He was worriedMy son has been in St. Elizabeth’s Hospital for more than a month, but he can’t stay there forever. We are faced with a couple of choices, neither of them good. He can go to jail for the charges pending against him (two assaults, three stolen cars, destruction of property) or he can go to a locked IRTP, an intensive residential treatment program. For six months he wore an electronic ankle bracelet which was supposed to keep him out of trouble. But he repeatedly “forgot” to charge it, kept pushing its geographic limits, then finally managed to pull it off and fling it somewhere in the park, never to be found again. Now the District Attorney says that to keep society safe, he has to be locked away.

“He’s not a bad person,” I tell our attorney, as though he needs convincing. He stole three cars in a three week period. Why? Because he met a boy at a dance who lived an hour away and he needed to see him. He assaulted program staff when they set limits which he didn’t think were fair. Or he imagined they set those limits, it wasn’t clear.

And all of it, deep down, stems from trauma. When he likes someone, even if he’s met them only once, he becomes obsessed, he must impress, make sure they like him back. He won’t give them a chance to reject him (diagnosis: borderline traits.) And if a staff sets an unfair limit, it feels like a horrible breach, the end of their relationship. He loses it, attacks (bipolar I; impulse control disorder.) All so he doesn’t have to feel that initial pain again (PTSD.)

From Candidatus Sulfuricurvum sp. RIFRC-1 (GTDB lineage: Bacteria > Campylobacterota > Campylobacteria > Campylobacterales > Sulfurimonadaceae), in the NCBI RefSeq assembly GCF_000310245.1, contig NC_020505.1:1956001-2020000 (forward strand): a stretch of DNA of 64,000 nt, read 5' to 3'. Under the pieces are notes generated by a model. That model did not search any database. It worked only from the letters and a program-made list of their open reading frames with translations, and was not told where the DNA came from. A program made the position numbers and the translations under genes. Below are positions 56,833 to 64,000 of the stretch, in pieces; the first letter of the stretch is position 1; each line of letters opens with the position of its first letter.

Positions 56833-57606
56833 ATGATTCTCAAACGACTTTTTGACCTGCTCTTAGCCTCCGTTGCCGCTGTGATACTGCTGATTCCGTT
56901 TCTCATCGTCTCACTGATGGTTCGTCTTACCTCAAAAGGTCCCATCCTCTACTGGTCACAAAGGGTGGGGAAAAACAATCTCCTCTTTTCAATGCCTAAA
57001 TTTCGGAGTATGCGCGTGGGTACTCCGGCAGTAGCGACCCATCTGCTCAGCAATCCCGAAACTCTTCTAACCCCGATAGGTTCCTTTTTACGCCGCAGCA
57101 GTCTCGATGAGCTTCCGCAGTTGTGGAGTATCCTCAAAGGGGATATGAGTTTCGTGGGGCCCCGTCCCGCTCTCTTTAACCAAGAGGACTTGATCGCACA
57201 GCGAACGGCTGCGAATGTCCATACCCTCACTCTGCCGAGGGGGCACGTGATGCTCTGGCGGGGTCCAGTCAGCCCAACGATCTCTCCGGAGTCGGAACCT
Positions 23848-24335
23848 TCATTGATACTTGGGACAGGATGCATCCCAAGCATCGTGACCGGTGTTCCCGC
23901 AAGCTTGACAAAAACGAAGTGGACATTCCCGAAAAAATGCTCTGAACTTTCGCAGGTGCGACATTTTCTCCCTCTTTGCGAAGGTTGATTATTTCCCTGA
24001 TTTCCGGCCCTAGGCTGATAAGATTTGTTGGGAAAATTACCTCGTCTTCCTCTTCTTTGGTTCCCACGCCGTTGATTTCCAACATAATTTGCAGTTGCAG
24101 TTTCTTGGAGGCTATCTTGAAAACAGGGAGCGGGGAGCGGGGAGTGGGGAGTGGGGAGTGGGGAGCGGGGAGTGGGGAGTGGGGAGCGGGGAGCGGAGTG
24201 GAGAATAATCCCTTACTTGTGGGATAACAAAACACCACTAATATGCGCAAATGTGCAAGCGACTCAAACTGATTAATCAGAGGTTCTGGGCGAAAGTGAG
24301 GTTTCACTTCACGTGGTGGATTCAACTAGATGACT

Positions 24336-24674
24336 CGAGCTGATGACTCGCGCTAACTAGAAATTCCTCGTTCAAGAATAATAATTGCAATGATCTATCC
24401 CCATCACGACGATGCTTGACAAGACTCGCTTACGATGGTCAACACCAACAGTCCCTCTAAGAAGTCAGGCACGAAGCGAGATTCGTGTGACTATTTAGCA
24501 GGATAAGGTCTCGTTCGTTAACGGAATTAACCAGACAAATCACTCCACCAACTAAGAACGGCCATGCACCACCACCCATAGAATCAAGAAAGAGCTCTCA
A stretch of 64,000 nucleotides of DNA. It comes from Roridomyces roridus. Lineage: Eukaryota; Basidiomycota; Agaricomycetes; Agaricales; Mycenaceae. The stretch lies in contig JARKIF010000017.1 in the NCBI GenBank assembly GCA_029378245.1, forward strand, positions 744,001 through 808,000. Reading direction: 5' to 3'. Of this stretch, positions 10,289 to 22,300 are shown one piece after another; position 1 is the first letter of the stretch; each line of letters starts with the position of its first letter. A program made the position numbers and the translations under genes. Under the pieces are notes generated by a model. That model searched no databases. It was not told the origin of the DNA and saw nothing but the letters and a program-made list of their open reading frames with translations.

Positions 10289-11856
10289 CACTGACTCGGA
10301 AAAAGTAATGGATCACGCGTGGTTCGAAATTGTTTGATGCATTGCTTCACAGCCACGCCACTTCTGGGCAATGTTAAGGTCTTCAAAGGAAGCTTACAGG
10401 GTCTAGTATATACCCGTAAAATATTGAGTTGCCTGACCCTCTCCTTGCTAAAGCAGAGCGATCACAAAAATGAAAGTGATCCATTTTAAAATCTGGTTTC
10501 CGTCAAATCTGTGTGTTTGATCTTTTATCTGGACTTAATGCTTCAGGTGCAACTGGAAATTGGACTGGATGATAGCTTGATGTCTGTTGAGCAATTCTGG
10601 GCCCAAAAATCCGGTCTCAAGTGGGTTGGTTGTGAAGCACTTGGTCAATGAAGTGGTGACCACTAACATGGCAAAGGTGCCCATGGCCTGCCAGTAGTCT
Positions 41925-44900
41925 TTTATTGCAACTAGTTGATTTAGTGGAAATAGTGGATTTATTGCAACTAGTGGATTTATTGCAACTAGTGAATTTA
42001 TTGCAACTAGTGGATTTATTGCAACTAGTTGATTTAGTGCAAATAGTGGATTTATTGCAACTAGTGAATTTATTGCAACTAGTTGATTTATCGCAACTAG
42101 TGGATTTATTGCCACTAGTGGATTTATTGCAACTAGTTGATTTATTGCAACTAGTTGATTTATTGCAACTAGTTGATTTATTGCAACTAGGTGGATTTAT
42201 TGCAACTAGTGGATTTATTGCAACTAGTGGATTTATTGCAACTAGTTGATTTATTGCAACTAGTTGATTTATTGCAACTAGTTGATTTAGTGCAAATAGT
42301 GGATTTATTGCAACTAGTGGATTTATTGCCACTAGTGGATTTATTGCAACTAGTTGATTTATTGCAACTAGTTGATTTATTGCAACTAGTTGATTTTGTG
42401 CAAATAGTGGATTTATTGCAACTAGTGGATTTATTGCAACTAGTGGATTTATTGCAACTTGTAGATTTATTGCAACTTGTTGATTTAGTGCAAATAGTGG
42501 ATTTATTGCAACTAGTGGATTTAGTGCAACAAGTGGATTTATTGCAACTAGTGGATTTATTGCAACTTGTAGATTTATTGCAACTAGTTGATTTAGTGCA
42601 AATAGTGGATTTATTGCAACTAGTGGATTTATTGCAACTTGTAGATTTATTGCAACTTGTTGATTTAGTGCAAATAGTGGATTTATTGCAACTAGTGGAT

He was sixteen, the first time staff pressed charges for assault. Instead of adult court, there was an administrative hearing. We sat in comfortable chairs around a gleaming oak table: the lawyer I’d hired, my son, the staff member of his residential program whom he’d assaulted. The staff passed around photos of his injuries: a hugely swollen eye, purplish bruises, ghoulish; a bump on the back of his head where my son had “grazed him“ with the fire extinguisher. “He could have been killed!” the magistrate boomed at my fidgety son, who was looking alternately scared and bored. I averted my eyes from the staff, though his face was healed.

It feels more shameful to have a child who hurts others than to have one who is “just” mentally ill. My son’s probation officer promised to “get him,” claiming he wasn’t disturbed at all. I worry that people think I am trying to keep him from jail because I condone his behavior. I know the staff thought I over-indulged him. But there is a ninety-three percent recidivism rate for teenagers who are sent to prison. I feel as if I am trying to save his life.

So we wait. I need to fax psychological reports, past hospital discharges, proof that he has “major mental illness” to DMH central office. As I collect the best documents–meaning those which make him look the sickest–I feel like I am trying to gain admittance to the country club or get him into college (I wish!) It’s a scary race. Will he get into the IRTP before St. Elizabeth discharges him?

Postscript: I found out this morning that he got into Center Point, the IRTP. Now we begin a new chapter.

Our guest blogger, Randi Schalet, is a psychologist and an adoptive mother of her twenty-two year old daughter and eighteen year old son . She credits her ability to carry on with parenting her challenging son to the support of friends, family and, especially, other parents.

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1 thought on “Choices

  1. I am so sorry that you are all going through this. I’m glad given the choices he went into the IRTP. My son is 23 now and on his own now but I have been to hell and back and deeper in hell and back again. I don’t want to share too much in an open forum at this point but I could write a book. Feel free to contact me.

    A mantra for hope: When light enters the room, the darkness disappears.

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